The Burleson Independent School District is committed to creating an environment where quality assessment and evaluation will occur to communicate and improve student learning.  Assessment tools are designed to accurately assess students’ mastery of the Texas Essential Knowledge and Skills (TEKS).

    Formative and summative assessments are important to facilitate student learning. Formative assessment (Assessment FOR Learning) occurs during the stage of learning in which students are “forming” their understanding of the concepts being taught. Summative assessment (Assessment OF Learning) occurs at a point in the learning where the teacher is assessing and evaluating mastery of the concepts being taught.

    Examples of formative assessment include but are not limited to the following:

    • Class discussion

    • Daily practice

    • Independent practice

    • Homework

    • Teacher observation

    • Checkpoints


    Examples of summative assessment include, but are not limited to the following:

    • Quizzes and/or Tests

    • Projects

    • Presentations

    • Reports

    Progress Reporting

    The communication of student achievement is based on the following principles:

    1. Individual achievement of clearly stated learning goals shall be the primary basis for academic grades and provide an accurate reflection of what each student knows and can do at that point in time. The effectiveness of communication is determined by the accuracy and meaningfulness of the information about the evidence of student learning.

    2. Progress reporting and grading period grades shall reflect student mastery of learning goals to that point in time. Summative grading period grades may be adjusted to reflect additional evidence of mastery of any learning before the end of the grading period.

    3. Grading and reporting shall always be done in reference to specified learning goals, comparing a student’s performance against a standard rather than against other students in the class.

    4. Grades shall be calculated in a manner that ensures that the grade each student receives is a fair reflection of what he or she knows and has demonstrated, emphasizing the most recent summative assessment information.

    5. Grades shall be posted in Skyward within 5 school days from the date an assignment is received by the teacher.


    In grades 2-5, promotion to the next grade level shall be based on an overall average of 70 on a scale of 100, based upon course-level, grade-level standards (TEKS) for all subject areas, and a grade of 70 or above in English/Language Arts and Math and a grade of 70 or above in Science or Social Studies.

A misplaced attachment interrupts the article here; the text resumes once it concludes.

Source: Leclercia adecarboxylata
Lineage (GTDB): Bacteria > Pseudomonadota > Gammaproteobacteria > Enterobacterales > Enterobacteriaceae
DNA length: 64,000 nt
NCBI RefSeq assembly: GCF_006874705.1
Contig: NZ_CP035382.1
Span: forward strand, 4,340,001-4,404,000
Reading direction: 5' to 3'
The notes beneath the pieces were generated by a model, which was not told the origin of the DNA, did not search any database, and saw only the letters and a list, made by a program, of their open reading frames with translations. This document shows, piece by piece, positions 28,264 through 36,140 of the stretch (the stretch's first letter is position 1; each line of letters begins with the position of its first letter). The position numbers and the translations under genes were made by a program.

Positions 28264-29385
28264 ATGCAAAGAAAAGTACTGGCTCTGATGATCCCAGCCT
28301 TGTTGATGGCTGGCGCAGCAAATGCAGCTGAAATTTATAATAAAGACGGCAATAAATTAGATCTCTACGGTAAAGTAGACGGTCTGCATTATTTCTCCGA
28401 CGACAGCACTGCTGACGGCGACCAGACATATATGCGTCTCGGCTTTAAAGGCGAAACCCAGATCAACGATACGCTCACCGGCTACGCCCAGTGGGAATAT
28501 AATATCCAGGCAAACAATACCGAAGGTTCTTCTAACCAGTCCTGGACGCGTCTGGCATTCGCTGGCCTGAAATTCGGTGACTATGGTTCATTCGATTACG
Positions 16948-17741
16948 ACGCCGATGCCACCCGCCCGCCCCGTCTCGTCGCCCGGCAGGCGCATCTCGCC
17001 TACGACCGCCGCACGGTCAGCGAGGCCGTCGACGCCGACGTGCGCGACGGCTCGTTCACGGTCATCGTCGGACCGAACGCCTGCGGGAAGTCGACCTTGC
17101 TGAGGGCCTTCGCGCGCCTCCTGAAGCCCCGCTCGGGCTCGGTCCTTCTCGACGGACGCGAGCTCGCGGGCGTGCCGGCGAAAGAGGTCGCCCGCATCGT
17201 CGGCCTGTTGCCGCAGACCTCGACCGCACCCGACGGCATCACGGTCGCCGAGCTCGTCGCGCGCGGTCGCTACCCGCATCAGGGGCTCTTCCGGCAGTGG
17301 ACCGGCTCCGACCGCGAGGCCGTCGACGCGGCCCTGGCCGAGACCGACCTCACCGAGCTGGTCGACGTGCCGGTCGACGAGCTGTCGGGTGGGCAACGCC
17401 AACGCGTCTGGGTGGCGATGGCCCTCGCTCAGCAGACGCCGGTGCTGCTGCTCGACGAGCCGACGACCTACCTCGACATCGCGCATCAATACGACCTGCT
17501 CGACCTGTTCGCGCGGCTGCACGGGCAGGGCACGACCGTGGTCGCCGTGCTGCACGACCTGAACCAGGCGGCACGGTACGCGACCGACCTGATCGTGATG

Assignment of Grades

    The assigning of a grade in a particular course should reflect a student’s mastery of the skills and content of the course. Grades shall be assigned according to the following:

    1. Grade shall be based on a 100 point scale, with 70 being passing.

    2. Grades shall not be awarded for any non-academic activities such as a compliance grade for returning a report card.

    3. To receive a grade in a subject, the student must be enrolled for at least the last 15 days of the grading period. If grades for that grading period are received from the previous school, they will be averaged with the current grades.

    4. Language Arts grading period averages receive the following weights:  45% Reading, 45% Writing, 10% Spelling. Grades taken should reflect the percentages.

    5. A grade of 69 for the grading period is discouraged as it is difficult to justify.

    Reassessment Policy (Summative Assessments)

    1. A teacher shall reteach and retest a targeted group of students when 40% or more of that class has failed a summative assessment. The teacher shall record the higher of the two grades earned for those students being retested. Reassessment should occur within one week of the original assessment.

    2. When less than 40% of a class has failed an assessment, a teacher shall reteach and retest individual students who have failed the assessment. The student will earn the higher of the two grades.

    Progress Reports and Parent Conferences

    At every three-week interval (or at the mid-point of the grading period), progress reports will be given to every student in grades 2-5 with an average of 75 or below in any subject.  Students are to return the progress report signed by a parent if the performance level is a 75 or below. This allows failing students or students at risk of failing sufficient time to improve their grades and gives parents information to help their children address their grades(s).